Why I switched from Android to Windows Phone

Sydney Myers
Teen Lifestyle Editor from  Dallas, TX
| July 26, 2011

Yes, I did it. And it seems to be a pretty popular thing nowadays, switching OSes. You've seen these posts pop up everywhere. 'Why I got an iPhone' or 'Why I switched from Android to an iPhone'. I guess we see it as groundbreaking when a person decides that Android or iOS just isn't right for them. 'You don't like Android? But you can customize it so much!' I hear that a lot when I complain that I've grown tired of the OS. The truth is, I needed to try something new, so I got a Windows Phone 7 device. What made me make the switch after using Android for a year? Well, let me explain myself before you go and slaughter me in the comments. (As a note, I reserve the right to be biased in this article. After all, this was a choice I made based on my personal preferences.)

Put simply, I just got tired of the Android UI. I've used stock Android, Sense, Blur, TouchWiz and several other random UI's and launchers in between. (I do cell phone reviews, after all.) With Android, you can go from simple to colorful to crazy and animated. The problem is, it all looks the same. At the end of the day, it's a grid of icons with a few widgets thrown in for good measure.

I understand that with Android, the customization options are endless. I realized, though, that the only reason I spend hours customizing the look of my device and trying out different launchers is because I don't like the way it looks. It's a simple concept, I know, but I missed the point for a while. If I don't like the way Android looks, why am I still using it?

Some people point out the widget options. That's great, it really is. And I'm sure that it's a useful feature for a lot of people, but not for me. I used a clock widget, a weather widget, and a Slacker Radio widget that I didn't actually use, I simply used it as a shortcut to open the app. The idea always captivated me, but when I really thought about it, I realized that I just don't use them very much.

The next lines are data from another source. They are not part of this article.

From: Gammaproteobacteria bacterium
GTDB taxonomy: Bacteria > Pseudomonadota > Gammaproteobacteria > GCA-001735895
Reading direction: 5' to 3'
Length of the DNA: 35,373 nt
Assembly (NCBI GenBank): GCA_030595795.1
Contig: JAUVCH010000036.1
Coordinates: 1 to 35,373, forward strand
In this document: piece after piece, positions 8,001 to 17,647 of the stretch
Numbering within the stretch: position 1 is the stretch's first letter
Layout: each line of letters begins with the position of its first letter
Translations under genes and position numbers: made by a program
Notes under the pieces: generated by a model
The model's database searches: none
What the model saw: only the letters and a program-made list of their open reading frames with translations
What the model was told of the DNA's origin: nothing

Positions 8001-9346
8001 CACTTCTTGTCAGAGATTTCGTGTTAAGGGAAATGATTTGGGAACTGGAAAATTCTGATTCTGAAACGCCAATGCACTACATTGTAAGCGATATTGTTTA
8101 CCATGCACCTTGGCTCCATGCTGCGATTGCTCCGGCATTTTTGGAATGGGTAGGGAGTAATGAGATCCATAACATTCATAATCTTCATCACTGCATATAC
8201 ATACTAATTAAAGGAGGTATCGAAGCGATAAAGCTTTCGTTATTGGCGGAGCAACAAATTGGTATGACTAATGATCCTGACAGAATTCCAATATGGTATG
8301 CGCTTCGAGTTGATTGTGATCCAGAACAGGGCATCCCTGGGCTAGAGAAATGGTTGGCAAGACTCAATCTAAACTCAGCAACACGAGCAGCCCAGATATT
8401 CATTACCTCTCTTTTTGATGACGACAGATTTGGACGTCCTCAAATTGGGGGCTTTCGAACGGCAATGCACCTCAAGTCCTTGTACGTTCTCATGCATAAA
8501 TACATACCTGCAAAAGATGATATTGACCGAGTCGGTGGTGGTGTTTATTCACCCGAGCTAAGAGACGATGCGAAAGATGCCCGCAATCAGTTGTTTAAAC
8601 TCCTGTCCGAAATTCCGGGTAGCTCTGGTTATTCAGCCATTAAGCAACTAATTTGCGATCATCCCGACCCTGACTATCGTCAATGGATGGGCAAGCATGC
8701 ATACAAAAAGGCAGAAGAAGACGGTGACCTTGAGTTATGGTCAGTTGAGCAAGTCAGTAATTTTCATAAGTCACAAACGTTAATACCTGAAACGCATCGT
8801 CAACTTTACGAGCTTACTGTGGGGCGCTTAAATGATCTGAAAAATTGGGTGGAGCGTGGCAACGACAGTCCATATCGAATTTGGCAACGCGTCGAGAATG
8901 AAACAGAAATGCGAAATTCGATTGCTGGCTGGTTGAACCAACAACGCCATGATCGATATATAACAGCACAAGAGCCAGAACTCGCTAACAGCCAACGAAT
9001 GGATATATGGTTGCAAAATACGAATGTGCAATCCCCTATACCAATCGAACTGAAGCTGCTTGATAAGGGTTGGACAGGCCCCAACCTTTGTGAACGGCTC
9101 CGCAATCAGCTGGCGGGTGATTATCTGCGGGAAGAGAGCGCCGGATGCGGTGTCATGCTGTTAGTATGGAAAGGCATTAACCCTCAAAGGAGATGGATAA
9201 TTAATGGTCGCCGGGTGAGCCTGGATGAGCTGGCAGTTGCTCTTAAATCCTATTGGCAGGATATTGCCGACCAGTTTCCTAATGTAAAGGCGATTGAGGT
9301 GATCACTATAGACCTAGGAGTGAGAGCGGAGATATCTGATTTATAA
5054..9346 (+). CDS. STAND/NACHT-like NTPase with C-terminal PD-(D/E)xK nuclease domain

It seemed like no matter what I did to customize my device, it still looked ugly, cluttered, and like a beta OS. Yes, beta. Windows Phone on the other hand is simple, elegant, and minimalistic - my three favorite design qualities. I know the tile thing is incredibly simple. I love that. And they're live tiles. So you know that whole thing with widgets? Windows Phone has its own version. I have live tiles for Twitter, e-mail, messaging, a direct contact, and my calendar. Not only that, but it's clean, neat, and organized; not a jumbled mess of widgets designed by different people in different sizes and colors.

Also, I love the Metro font. I always have. Honestly, the font alone is probably 40% of why I bought the phone. That sounds ridiculous, but I'm a designer at heart. My first job was as a graphics designer and as unreasonable as it sounds, the font is deeply important to me. That's one reason I could never get a Nokia device. The font is terrible. Not only is the Metro font beautiful, but the transitions are as well. Again, remember I'm a designer at heart so transitions are a big deal for me. The whole swooping thing that happens with every page is amazing and smooth. Android has transitions, I know. But you don't know when they're going to happen or how it will look. (Part of the reason performance is so great with Windows Phone is because it doesn't yet have multi-tasking. We'll see if the upcoming Mango update affects the performance.)